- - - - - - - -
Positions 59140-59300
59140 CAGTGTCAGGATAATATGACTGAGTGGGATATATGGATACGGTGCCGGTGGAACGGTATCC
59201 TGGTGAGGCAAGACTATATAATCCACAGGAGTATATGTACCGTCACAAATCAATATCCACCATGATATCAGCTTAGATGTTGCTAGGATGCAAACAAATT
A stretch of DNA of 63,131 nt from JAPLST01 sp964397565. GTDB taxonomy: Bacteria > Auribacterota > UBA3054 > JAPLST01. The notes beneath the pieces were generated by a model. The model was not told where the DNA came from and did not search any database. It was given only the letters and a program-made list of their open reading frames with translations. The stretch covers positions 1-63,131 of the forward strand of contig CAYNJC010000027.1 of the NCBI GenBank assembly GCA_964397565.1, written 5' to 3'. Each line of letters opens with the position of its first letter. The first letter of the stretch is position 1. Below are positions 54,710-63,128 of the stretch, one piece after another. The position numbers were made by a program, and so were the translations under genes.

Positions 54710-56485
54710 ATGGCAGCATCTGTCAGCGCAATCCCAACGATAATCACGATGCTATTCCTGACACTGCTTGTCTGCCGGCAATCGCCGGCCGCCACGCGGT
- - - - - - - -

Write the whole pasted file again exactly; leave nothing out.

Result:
Positions 59140-59300
59140 CAGTGTCAGGATAATATGACTGAGTGGGATATATGGATACGGTGCCGGTGGAACGGTATCC
59201 TGGTGAGGCAAGACTATATAATCCACAGGAGTATATGTACCGTCACAAATCAATATCCACCATGATATCAGCTTAGATGTTGCTAGGATGCAAACAAATT
A stretch of DNA of 63,131 nt from JAPLST01 sp964397565. GTDB taxonomy: Bacteria > Auribacterota > UBA3054 > JAPLST01. The notes beneath the pieces were generated by a model. The model was not told where the DNA came from and did not search any database. It was given only the letters and a program-made list of their open reading frames with translations. The stretch covers positions 1-63,131 of the forward strand of contig CAYNJC010000027.1 of the NCBI GenBank assembly GCA_964397565.1, written 5' to 3'. Each line of letters opens with the position of its first letter. The first letter of the stretch is position 1. Below are positions 54,710-63,128 of the stretch, one piece after another. The position numbers were made by a program, and so were the translations under genes.

Positions 54710-56485
54710 ATGGCAGCATCTGTCAGCGCAATCCCAACGATAATCACGATGCTATTCCTGACACTGCTTGTCTGCCGGCAATCGCCGGCCGCCACGCGGT